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ERIC Number: ED260326
Record Type: RIE
Publication Date: 1985-Apr-23
Pages: 28
Abstractor: N/A
Reference Count: 0
What Is Extraordinary about Ordinary Student Affairs Organizations.
Kuh, George D.
Much of the thinking and writing about typical student affairs organizations has been grounded in core assumptions consistent with scientific and bureaucratic models of organizing. These questionable assumptions describe how things are supposed to work; however, most divisions of student affairs operate under multiple and sometimes competing preferences. Student affairs professionals often work in conditions which are ambiguous, conflictual, and harried. Richer and more descriptive counter assumptions about the organization as it really is suggest that interdependence between people and programs is more often loose than tight; staff are diverse and sometimes in conflict with the division's goals; and rational, systematic decision making is often compromised. In this context, extraordinary aspects of ordinary divisions of student affairs are those processes, characteristics, or behaviors which exceed normal limits, are consistent with the values and purposes of the institution, contribute to a sense of well-being, and energize the work environment. In extraordinary student affairs divisions efforts at innovation are celebrated whether or not they are successful; opportunities for professional growth are available to all, but concentrated on those most likely to benefit; ordinary competence and high quality day-to-day relations with students and faculty are maintained; and ordinary programs can be suspended to enable some staff to do other things. Extraordinary student affairs leaders have a clear sense of what is important to those they lead, create a supportive work environment, have a sense of humor, and resist making "much ado about nothing." (MCF)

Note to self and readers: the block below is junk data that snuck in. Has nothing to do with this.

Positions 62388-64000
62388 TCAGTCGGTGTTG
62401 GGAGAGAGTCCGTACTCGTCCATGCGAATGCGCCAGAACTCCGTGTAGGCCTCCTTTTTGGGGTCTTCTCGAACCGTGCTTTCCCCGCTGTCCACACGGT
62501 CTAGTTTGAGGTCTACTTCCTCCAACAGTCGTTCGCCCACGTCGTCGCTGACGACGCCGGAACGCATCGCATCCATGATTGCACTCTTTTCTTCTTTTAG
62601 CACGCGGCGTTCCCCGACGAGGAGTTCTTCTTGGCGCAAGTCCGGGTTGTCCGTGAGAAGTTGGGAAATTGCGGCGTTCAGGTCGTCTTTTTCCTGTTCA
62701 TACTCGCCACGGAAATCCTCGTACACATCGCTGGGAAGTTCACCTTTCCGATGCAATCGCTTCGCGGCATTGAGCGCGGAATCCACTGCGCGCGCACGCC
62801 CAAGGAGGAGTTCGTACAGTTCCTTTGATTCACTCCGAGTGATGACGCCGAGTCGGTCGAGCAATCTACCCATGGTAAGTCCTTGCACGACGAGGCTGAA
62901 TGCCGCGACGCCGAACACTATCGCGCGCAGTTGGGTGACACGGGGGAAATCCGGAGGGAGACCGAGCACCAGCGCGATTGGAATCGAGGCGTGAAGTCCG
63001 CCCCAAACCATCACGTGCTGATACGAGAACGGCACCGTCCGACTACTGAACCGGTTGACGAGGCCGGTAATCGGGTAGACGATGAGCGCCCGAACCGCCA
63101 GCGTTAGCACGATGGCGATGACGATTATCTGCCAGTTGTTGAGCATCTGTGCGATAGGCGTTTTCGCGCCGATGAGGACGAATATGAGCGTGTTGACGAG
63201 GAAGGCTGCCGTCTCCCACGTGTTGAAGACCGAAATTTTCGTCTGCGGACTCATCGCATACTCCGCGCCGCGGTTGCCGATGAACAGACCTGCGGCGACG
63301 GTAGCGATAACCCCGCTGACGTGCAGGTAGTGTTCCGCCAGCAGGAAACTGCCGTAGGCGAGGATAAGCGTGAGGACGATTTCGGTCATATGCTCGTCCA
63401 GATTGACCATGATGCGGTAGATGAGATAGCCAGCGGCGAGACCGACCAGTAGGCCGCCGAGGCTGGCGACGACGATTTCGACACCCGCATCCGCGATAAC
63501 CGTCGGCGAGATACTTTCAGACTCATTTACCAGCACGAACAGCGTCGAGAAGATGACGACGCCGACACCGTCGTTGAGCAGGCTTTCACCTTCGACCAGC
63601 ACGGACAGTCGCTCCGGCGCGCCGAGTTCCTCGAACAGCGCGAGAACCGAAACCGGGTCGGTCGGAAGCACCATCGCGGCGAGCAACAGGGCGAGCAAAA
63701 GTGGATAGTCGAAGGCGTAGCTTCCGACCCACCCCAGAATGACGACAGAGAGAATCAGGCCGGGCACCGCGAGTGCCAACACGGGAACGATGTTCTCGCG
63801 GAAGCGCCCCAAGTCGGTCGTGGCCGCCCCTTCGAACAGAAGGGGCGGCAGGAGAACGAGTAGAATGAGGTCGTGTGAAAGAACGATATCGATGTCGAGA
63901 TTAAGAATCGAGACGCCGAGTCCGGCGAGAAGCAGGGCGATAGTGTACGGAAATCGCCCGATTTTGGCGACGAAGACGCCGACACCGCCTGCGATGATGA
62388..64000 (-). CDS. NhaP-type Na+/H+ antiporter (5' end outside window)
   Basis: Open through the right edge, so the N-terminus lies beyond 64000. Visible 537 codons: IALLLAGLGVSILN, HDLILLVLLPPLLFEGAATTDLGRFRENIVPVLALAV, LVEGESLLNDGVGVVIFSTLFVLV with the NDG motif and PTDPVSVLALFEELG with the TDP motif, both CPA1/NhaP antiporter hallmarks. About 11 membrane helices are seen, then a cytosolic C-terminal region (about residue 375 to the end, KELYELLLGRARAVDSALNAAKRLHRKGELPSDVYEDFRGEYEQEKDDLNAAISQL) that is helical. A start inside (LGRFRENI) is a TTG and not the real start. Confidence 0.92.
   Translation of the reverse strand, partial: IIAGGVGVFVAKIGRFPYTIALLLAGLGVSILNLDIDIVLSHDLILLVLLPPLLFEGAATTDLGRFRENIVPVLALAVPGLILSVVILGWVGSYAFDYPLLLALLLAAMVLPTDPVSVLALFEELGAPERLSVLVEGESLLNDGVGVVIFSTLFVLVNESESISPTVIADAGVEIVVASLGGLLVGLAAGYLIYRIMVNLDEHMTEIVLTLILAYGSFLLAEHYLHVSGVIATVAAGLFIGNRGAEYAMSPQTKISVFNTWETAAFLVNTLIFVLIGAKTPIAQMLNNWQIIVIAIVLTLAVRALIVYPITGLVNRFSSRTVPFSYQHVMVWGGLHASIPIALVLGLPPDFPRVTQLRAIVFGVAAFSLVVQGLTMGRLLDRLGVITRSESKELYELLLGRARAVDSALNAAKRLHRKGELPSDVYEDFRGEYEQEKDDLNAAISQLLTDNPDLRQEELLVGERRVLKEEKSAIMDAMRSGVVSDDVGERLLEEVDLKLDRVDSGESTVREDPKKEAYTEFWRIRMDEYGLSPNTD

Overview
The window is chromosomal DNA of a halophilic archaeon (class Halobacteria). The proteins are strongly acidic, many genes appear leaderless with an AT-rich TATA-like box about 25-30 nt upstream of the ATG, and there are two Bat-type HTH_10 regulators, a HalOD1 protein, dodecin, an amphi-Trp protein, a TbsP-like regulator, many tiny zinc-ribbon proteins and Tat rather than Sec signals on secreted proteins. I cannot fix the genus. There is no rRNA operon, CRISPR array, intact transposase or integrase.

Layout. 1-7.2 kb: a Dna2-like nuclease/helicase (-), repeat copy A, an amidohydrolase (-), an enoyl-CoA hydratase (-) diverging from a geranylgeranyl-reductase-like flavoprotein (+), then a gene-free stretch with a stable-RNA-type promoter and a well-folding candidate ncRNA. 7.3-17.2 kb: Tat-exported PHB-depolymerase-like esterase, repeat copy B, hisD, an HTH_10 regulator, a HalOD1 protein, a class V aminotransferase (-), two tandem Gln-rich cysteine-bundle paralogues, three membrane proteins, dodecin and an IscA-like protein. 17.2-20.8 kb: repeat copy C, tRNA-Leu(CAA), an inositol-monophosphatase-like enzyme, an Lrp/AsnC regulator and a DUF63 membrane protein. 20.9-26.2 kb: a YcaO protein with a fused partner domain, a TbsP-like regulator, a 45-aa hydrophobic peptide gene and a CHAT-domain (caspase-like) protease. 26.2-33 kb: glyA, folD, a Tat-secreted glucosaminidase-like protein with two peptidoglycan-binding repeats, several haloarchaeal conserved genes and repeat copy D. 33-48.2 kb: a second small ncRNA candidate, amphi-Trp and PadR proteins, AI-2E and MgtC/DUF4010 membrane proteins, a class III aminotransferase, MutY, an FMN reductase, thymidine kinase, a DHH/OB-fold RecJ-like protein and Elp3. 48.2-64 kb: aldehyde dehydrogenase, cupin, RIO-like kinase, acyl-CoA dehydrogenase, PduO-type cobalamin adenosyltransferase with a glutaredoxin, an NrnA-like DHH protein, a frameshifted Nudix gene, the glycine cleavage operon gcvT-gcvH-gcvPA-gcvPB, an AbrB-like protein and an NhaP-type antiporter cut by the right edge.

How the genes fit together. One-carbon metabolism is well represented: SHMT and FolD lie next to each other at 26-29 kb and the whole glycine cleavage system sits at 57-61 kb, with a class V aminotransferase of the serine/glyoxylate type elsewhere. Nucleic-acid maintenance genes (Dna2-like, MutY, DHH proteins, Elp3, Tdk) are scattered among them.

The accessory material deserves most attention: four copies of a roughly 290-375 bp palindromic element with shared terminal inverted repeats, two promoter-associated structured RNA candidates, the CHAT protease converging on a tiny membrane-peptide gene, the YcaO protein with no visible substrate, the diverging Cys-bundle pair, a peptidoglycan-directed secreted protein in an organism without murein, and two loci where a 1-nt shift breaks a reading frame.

Publication Type: Opinion Papers; Speeches/Meeting Papers
Education Level: N/A
Audience: N/A
Language: English
Sponsor: N/A
Authoring Institution: N/A
Note: Revised version of an invited address to the Annual Conference of the National Association of Student Personnel Administrators (Portland, OR, March 31-April 3, 1985).